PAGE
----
This is our first season bale grazing with poly pipe bale rings. We are completely impressed with them.
We originally bale grazed without rings, following the advice of various conference speakers who scoffed at the idea of wasted hay. “Wasted hay is just added fertility!” But when we looked at our hay feeding costs, we realized that unless one has access to free hay, fertilizing a field with wasted hay is the economic equivalent of wallpapering a room with five dollar bills.
Digression: Related to this topic of wasting hay, I have some thoughts about the tendency among the most popular agricultural conference speakers to oversimplify complex economical and ecological realities. They probably do this because they need to be disruptive enough to be noticed and to disturb the status quo of conventional agriculture. But my experience in following their advice has been quite mixed.
These rings give us 27% better feed utilization compared to bale grazing without them (comparing our average consumption in bales per head per day). Based on the cost of hay (and not even counting our time, trucking costs, and tractor costs) they’ll pay for themselves in 90 days of hay feeding. That’s a pretty good payback.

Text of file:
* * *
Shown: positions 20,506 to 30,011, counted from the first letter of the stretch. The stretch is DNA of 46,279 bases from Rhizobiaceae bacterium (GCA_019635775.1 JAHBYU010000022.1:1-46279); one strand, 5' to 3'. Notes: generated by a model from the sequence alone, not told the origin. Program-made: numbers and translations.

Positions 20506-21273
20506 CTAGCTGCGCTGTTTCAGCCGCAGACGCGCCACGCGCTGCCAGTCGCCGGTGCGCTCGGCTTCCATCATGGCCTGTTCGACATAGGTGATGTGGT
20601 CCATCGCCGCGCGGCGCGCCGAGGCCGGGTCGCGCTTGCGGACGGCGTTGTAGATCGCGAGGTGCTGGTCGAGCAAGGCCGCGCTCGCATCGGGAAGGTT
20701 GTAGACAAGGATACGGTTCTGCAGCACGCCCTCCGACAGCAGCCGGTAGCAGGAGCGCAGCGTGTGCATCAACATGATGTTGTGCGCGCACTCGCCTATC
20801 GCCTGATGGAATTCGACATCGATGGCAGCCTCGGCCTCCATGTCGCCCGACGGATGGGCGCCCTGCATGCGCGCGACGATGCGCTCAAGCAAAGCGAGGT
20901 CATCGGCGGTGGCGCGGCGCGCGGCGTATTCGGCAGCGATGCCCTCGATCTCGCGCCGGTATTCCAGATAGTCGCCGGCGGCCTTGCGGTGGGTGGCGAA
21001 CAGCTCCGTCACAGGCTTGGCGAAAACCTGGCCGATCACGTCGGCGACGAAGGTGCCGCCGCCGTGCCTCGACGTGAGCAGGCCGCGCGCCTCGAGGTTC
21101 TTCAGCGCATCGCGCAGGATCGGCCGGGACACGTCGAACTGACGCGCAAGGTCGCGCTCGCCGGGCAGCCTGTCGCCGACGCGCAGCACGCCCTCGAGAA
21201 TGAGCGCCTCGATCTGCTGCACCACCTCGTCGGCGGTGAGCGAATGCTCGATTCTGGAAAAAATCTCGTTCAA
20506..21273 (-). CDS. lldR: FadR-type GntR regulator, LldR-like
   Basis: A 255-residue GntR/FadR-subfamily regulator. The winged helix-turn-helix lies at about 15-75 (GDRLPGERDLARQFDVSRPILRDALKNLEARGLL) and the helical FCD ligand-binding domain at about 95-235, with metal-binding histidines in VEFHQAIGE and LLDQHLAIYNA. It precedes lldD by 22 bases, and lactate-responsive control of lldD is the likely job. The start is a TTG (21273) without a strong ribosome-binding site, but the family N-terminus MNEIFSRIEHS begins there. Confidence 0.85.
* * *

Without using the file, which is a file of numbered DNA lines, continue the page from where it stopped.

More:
Moving them by hand is easy. Thus far this winter they haven’t frozen into the ground. They are light enough to roll, but substantial enough that they don’t skitter over the field when the cattle lean into them. They cost about twice what the economy steel rings cost, but they should last indefinitely. They are built with longevity in mind, since the hardware is all stainless steel and the nuts are nylocs.
The real big deal for us is to be able to roll the bale rings over the polywire electric fences without getting shocked. This allows us to advance the rings and set up everything, then reel back the wire and admit the cattle to the new bales. Being able to work with the cattle sans drama is priceless.